2019 African Film Festival Shorts

2019, 120 minutes, Digital, NR

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This mixed genre shorts program features highlights from selections from New York’s African Film Festival. The program covers wide array of African cinema, from goofy Nollywood inspired Wrong Con and Afro-futuristic and supernatural Hello, Rain from Nigeria; heart-jerking Razana from Madagascar; documentary and mythical The Prophetess from the Democratic Republic of Congo; to Senegal’s essayic hybrid My Beloved Co-Wife.

The New York African Film Festival takes cinema of all genres throughout Africa and the African Diaspora to weave a story of the present. From the archival to the experimental, classic fictional narrative to documentary, the festival, now in its 26th year, selects treasured stories of the past to contextualize the present and all of its possible futures.

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Hello Rain
C.J. “Fiery” Obasi, Nigeria, 2018, 30m
In this adaptation of an Afro-futuristic short story by Hugo Award–winning author Nnedi Okorafor, three scientist witches create magical wigs that grant them untold supernatural powers. As with everything, power corrupts, and the leader, Rain, must stop them before they destroy the nation.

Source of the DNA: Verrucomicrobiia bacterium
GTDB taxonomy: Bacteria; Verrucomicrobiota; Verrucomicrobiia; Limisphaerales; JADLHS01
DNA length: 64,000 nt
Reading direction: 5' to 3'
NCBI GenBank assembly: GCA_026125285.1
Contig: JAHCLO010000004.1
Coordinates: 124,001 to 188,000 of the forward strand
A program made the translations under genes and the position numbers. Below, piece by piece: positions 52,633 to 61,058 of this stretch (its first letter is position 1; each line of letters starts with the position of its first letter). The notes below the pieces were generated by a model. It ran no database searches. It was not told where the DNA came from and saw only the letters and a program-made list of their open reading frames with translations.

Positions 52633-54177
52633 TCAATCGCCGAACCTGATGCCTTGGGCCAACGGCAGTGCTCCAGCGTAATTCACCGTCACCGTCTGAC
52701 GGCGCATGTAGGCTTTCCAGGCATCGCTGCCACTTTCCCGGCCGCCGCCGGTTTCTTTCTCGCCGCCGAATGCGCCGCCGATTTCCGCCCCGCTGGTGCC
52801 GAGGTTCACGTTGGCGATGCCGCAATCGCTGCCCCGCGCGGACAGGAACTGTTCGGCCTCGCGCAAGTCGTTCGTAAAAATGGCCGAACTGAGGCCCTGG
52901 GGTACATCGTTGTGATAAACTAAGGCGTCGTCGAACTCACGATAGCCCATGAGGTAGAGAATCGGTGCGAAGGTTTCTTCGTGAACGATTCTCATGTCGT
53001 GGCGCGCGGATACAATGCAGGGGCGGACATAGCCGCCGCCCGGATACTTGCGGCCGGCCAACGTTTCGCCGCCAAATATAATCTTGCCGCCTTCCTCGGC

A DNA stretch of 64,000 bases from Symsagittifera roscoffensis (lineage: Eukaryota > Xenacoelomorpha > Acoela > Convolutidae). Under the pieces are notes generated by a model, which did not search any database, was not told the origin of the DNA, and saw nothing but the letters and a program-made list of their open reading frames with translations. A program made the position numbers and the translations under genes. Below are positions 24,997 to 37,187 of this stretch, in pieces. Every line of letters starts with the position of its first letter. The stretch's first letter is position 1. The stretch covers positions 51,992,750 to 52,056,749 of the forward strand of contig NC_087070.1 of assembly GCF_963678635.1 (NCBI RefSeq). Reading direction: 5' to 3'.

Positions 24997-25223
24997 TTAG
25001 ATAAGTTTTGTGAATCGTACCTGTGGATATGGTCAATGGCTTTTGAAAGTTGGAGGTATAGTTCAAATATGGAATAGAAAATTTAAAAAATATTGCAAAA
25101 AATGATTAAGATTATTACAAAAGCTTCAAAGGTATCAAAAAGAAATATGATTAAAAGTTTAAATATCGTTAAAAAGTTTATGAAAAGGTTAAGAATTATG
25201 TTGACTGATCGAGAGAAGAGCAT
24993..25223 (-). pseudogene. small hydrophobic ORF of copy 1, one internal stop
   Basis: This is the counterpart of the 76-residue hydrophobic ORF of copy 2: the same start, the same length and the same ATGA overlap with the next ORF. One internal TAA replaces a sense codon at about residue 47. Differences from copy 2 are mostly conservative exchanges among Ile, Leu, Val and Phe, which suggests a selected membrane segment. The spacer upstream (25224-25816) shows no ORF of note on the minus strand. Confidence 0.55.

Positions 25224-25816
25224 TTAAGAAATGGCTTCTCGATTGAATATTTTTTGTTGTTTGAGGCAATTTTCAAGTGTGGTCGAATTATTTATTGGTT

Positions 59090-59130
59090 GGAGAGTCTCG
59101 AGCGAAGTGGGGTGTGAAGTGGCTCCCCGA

Haminiaina Ratovoarivony, Madagascar, 2018, 15m
Solo is Malagasy, Parisian and homosexual. In order to fulfill the last wishes of his deceased partner, Solo returns to Madagascar to meet with his estranged “in-laws”.
My Beloved Co-Wife
Angèle Diabang, Senegal, 2018, 15m
Two new co-wives are alone in a house. They don’t want to talk to each other; at the same time, the voices of two other women tell us about their own experiences of polygamy. This film is an essay that mixes visual elements of fiction and documentary sound excerpts.
The Prophetess
Sylvie Weber, DR Congo, 2018, 22m
The Prophetess is a story of overcoming struggle through gumption and sisterhood. Furaha and Venantie have survived physical and psychological traumas we could never imagine. Set in the South Kivu region in the DR Congo, the pair has experienced horrific sexual terrorism by the FDLR militia, yet in each other they find the strength to make a change and tell their own stories, devoid of societal pressures.